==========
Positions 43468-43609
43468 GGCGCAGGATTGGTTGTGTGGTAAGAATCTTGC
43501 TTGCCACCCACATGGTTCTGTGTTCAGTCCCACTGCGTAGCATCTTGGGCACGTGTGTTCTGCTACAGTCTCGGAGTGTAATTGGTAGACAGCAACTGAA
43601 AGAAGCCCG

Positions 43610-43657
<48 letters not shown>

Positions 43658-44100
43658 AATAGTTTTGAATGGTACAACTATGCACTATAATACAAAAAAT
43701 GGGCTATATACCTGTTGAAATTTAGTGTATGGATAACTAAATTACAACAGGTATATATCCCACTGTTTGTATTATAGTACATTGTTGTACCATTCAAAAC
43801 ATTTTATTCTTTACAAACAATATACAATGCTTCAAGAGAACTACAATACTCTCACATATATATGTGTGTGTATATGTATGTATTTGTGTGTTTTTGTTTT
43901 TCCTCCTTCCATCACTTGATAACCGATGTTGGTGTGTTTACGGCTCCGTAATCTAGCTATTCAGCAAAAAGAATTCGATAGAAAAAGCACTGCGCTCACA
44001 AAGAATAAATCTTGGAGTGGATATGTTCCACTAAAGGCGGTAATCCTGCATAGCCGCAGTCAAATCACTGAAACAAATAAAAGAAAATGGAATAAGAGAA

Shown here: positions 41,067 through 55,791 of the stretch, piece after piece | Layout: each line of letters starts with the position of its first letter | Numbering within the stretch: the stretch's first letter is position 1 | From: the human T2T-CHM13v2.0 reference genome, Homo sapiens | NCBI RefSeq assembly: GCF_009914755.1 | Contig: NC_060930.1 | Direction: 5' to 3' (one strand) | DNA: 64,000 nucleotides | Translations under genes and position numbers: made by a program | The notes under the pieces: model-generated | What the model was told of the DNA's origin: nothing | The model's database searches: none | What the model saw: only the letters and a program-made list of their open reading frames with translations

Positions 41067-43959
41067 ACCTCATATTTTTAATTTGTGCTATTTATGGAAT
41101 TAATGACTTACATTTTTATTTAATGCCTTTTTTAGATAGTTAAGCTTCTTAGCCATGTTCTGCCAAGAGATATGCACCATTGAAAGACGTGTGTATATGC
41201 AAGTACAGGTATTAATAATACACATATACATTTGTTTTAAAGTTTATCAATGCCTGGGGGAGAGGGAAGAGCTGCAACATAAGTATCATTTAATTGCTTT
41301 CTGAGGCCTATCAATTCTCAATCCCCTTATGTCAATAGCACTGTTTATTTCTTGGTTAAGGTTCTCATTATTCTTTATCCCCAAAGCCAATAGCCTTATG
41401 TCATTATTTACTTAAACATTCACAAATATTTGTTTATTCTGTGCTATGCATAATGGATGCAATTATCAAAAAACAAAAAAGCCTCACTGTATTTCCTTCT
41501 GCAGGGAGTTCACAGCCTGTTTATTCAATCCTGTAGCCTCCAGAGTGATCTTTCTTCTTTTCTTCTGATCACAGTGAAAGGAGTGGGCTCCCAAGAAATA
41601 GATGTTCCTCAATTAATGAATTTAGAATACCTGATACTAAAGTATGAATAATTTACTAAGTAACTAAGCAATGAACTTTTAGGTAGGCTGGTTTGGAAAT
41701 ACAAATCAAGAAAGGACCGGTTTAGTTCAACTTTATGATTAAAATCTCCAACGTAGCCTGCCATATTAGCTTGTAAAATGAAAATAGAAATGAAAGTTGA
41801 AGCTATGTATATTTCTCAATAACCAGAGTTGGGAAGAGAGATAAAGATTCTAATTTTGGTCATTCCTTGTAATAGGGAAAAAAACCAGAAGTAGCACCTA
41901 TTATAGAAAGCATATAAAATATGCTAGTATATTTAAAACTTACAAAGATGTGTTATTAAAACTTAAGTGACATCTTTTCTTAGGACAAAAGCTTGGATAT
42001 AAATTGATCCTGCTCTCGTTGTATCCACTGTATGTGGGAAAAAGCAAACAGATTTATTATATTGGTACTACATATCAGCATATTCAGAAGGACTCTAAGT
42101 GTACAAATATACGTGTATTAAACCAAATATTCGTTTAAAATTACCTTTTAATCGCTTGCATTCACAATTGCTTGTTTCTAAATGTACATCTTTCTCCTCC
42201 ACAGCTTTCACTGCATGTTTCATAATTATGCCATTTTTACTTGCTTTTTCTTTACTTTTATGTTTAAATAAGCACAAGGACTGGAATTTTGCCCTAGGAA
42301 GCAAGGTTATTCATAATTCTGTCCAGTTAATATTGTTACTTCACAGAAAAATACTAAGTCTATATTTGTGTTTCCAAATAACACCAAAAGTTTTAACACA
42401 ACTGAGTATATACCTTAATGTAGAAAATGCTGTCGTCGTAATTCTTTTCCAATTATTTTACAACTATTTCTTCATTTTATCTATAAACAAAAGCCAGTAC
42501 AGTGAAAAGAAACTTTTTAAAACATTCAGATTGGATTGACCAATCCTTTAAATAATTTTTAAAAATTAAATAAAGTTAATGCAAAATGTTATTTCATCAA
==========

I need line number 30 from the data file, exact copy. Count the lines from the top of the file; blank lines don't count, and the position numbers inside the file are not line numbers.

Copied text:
42501 AGTGAAAAGAAACTTTTTAAAACATTCAGATTGGATTGACCAATCCTTTAAATAATTTTTAAAAATTAAATAAAGTTAATGCAAAATGTTATTTCATCAA